On Wednesday 10 January the government published its Automotive Sector Deal, which established its industrial strategy across the automotive sector.
A key focus of this 'landmark' deal will be to strengthen the partnership between government and industry, and accelerate enhancements in emerging technologies as well as positioning the UK as a global leader in meeting challenges around the future of mobility and sustainability.
We consider the regulatory and operational opportunities and challenges these latest pledges will create for both the automotive and energy industries and the potential for fundamental changes to the relationships that currently exist between them.
An earlier government publication, the Industrial Strategy White Paper has helped herald these changes by identifying clean growth and the future of mobility as two of the four 'Great Challenges' facing the UK economy. Only recently, the chief executive of ABB, the world's largest supplier of fast-charging points, has said that the UK should 'accelerate its preparations for the rise of electric vehicles'. This, he claims, is on the back of 'a flood of consumer take-up of plug-in cars'. He has also warned that failure to develop the infrastructure required to support electric vehicles (EVs) will see the excellent technological developments that are taking place thwarted by a lack of charging points. It is therefore encouraging to see the government fund the infrastructure required cater for electric vehicles. This will help start-ups and established businesses involved in the development of cutting edge technologies raise additional capital. Currently, they are faced with the challenge of convincing investors to take both the 'technology risk' (i.e. will their technology work) and the 'market risk' (i.e. will consumers adopt EVs if the infrastructure is sub-optimal). Seeing the government take the lead in instigating the requisite infrastructure will mitigate the market risk. However, the next step for the government will be to ensure some shared standards between charging points so they are compatible with all makes of vehicle.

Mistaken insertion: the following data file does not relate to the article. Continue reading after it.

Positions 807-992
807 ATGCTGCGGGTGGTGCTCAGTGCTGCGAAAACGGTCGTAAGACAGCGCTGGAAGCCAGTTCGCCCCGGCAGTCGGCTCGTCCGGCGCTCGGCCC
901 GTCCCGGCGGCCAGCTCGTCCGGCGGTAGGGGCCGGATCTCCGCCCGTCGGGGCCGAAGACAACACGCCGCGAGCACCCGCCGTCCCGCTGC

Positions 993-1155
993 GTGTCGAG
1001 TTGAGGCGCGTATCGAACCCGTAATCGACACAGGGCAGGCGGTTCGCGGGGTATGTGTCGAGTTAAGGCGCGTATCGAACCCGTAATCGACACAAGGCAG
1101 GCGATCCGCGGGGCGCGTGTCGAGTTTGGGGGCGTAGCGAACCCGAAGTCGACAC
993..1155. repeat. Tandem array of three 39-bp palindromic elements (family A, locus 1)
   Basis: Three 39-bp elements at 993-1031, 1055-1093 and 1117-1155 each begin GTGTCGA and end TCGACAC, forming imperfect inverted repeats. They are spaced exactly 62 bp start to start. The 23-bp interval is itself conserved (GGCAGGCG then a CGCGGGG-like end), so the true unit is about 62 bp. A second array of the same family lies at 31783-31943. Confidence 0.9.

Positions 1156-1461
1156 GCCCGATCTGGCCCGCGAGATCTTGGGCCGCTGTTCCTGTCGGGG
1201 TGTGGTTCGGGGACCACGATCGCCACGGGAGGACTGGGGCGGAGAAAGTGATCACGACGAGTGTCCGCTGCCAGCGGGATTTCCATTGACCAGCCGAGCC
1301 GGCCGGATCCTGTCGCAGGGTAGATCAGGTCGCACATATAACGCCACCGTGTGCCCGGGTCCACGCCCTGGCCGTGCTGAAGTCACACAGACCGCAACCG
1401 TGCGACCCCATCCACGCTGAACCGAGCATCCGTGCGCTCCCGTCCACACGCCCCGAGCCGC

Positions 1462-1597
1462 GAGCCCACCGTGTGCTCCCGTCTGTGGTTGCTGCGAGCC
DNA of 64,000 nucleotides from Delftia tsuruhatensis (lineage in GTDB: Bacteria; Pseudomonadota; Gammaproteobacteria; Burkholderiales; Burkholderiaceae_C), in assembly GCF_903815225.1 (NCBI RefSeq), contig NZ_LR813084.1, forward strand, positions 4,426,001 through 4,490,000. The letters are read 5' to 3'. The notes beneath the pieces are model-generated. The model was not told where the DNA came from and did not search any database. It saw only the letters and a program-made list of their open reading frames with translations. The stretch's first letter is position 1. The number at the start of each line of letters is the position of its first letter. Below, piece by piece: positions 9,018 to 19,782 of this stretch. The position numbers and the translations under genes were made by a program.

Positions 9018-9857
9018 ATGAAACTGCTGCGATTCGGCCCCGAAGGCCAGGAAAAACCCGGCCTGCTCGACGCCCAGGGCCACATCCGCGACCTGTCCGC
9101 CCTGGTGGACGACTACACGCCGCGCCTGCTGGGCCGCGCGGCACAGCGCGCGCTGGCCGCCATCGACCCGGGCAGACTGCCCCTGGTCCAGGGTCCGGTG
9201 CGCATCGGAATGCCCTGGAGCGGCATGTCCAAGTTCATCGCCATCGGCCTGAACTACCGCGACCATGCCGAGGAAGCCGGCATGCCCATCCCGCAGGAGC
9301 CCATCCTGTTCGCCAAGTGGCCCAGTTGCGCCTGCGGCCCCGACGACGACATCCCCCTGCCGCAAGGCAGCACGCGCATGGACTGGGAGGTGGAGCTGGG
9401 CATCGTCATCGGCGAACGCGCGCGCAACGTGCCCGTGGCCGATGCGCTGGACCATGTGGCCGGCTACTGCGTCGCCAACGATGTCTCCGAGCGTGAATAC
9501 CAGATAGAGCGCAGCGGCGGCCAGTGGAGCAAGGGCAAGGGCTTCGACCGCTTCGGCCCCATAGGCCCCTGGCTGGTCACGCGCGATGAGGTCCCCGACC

Given that electric cars have been forecast to add approximately 18 gigawatts of power demand to the grid, the equivalent of six Hinckley Point C nuclear power stations the government's pledge to spend £400m on the UK's charging point network, needs to be matched by efforts to improve the power grid so it is ready to meet the increased demand. National Grid has warned that if electric vehicles are not charged smartly to avoid peaks and troughs in power demand, peak demand could be as much as 8GW higher in 2030 and the grid as it stands, would struggle to cope.
Working in a unified and combined manner across all government and commercial parties is essential to making the most of this latest investment. Clean air targets must be matched with a concrete commitment to both create and maintain the requisite infrastructure to a unified standard and develop a business model for smart charging which works for both consumer and energy provider.